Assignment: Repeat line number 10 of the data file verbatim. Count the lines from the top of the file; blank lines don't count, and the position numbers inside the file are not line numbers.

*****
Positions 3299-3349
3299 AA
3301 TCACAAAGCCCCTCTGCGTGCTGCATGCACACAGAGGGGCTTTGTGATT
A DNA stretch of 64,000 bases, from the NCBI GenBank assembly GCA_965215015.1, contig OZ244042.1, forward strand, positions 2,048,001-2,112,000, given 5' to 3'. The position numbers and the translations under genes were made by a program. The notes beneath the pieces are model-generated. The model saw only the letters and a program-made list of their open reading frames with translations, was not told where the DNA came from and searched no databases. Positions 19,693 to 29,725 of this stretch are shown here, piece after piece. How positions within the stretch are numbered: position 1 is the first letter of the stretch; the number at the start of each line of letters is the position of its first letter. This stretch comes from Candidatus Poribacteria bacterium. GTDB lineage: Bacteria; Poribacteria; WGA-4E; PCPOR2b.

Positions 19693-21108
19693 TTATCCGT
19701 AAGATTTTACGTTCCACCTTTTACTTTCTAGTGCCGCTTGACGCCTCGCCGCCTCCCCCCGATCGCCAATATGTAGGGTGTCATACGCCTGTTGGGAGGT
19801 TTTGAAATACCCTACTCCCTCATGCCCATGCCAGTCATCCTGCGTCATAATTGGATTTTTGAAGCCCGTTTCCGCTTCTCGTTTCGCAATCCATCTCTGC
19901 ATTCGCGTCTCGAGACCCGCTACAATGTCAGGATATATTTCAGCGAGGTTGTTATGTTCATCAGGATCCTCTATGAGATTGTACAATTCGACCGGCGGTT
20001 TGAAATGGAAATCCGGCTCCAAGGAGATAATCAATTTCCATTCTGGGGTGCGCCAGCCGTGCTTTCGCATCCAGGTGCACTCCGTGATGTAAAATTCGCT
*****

20001 TGAAATGGAAATCCGGCTCCAAGGAGATAATCAATTTCCATTCTGGGGTGCGCCAGCCGTGCTTTCGCATCCAGGTGCACTCCGTGATGTAAAATTCGCT